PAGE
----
Long-Term Care Insurance 2.0: The Hybrid Policy

Long-Term Care Insurance 2.0: The Hybrid Policy

You have probably heard about the astronomical costs of long-term care such as nursing-home care if you become seriously ill or injured. It’s a common concern in my office – how will we pay for our care if we need long-term care due to illness or injury? You might already know that Medicare will only cover a minimal amount of those costs. Private long-term care (LTC) insurance doesn’t seem like a good bet either, if you’ve heard the stories about skyrocketing premium costs and difficulties in even obtaining LTC in the first place.  The LTC landscape has changed dramatically over the years since LTC insurance first became available.

There may be better options now. “Hybrid” policies essentially combine life insurance or an annuity with LTC coverage. The policy functions like standard whole-life coverage, but this type of policy will pay if you need nursing care. It can be a win-win. Say, for example, you buy a hybrid policy with a $200,000 death benefit. You eventually need $50,000 of that coverage to pay for LTC. When you pass, your beneficiary would receive a $150,000 payout from what’s left of the original $200,000 coverage.

Some plans offer tax-free death benefits to your heirs, if your LTC benefits are not fully used or needed. They may return your premiums if you change your mind down the road. Premiums can be locked in from the initial purchase date with a guarantee that they will never increase. Those who already hold a legacy policy with a large cash value may be able to roll that value over, tax-free, into a new hybrid policy.

For those who can afford to pay premiums in a lump sum in advance, LTC coverage could amount to as much as twice the face value of the policy. Compare that with simply setting money aside for LTC expenses at a rate of five percent interest. It could take as long as thirty years to save for what this policy offered on its face.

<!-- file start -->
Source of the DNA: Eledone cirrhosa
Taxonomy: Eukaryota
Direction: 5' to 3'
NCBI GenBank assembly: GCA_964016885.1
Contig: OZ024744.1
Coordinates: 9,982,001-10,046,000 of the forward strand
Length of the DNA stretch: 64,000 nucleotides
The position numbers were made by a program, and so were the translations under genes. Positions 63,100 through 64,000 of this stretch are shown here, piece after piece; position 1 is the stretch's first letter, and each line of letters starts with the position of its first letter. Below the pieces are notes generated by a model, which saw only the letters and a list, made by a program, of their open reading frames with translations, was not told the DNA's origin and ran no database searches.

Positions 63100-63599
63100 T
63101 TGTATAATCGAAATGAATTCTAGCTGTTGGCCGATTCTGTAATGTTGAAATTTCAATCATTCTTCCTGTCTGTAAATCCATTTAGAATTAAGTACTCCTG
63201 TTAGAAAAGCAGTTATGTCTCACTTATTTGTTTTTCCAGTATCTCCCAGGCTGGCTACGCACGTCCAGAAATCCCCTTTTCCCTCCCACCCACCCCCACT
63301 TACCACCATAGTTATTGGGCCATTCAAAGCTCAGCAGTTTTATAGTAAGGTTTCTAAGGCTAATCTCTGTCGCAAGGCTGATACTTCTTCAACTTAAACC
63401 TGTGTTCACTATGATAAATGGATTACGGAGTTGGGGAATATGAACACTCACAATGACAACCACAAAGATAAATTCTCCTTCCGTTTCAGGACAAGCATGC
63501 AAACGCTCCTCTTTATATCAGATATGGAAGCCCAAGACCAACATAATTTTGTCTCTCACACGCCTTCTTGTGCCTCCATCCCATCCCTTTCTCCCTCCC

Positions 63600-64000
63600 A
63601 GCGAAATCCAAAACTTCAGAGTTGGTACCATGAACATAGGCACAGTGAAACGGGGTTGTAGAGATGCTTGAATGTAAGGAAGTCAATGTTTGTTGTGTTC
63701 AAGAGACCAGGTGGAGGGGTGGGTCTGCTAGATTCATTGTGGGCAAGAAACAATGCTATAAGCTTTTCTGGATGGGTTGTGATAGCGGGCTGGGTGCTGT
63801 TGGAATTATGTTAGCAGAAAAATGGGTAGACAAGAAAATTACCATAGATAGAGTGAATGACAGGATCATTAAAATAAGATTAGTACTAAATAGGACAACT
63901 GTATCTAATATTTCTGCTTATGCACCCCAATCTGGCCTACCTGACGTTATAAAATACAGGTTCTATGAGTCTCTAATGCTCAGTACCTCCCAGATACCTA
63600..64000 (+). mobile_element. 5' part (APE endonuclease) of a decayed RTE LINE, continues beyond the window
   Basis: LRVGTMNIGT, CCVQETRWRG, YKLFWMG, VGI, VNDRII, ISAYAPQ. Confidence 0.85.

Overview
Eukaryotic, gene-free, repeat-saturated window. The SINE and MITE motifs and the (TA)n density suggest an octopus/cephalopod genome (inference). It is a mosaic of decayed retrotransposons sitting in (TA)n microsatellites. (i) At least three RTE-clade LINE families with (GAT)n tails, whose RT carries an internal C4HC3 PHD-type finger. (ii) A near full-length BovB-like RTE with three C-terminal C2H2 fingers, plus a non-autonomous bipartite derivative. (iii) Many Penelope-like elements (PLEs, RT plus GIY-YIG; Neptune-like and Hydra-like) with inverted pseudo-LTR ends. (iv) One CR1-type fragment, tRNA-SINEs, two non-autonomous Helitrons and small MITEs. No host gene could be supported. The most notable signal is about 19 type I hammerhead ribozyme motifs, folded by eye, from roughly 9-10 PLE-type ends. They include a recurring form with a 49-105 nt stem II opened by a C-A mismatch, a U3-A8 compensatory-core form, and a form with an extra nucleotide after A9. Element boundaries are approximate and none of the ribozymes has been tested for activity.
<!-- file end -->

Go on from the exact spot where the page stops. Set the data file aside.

There is a wide range of coverage, depending on the policies. They may cover different services, or services delivered at-home, in a facility, or both. The monthly or daily benefits vary. Some policies require an elimination period (a delay between the time a doctor qualifies you for coverage, and actual payment) and some do not. Some provide inflation protection. Some provide adjustable rates, depending on how much the insured might need LTC as against the death benefit.

Always also remember that the carrier must have the long-term financial stability to pay claims, and to remain in business for decades to come.

More than likely, you will need an agent who has specialized experience in LTC insurance. Further, to sort through all these intricacies, the National Association of Insurance Commissioners has issued a free and comprehensive Shopper’s Guide to Long-Term Care Insurance (click here).

Elder law attorneys can additionally create a long-term care plan that incorporates a hybrid plan like this with an irrevocable trust that can protect assets (like your home) in the event you need long-term care. If you are interested learning more about these protections, I would welcome the opportunity to discuss your concerns further with you.

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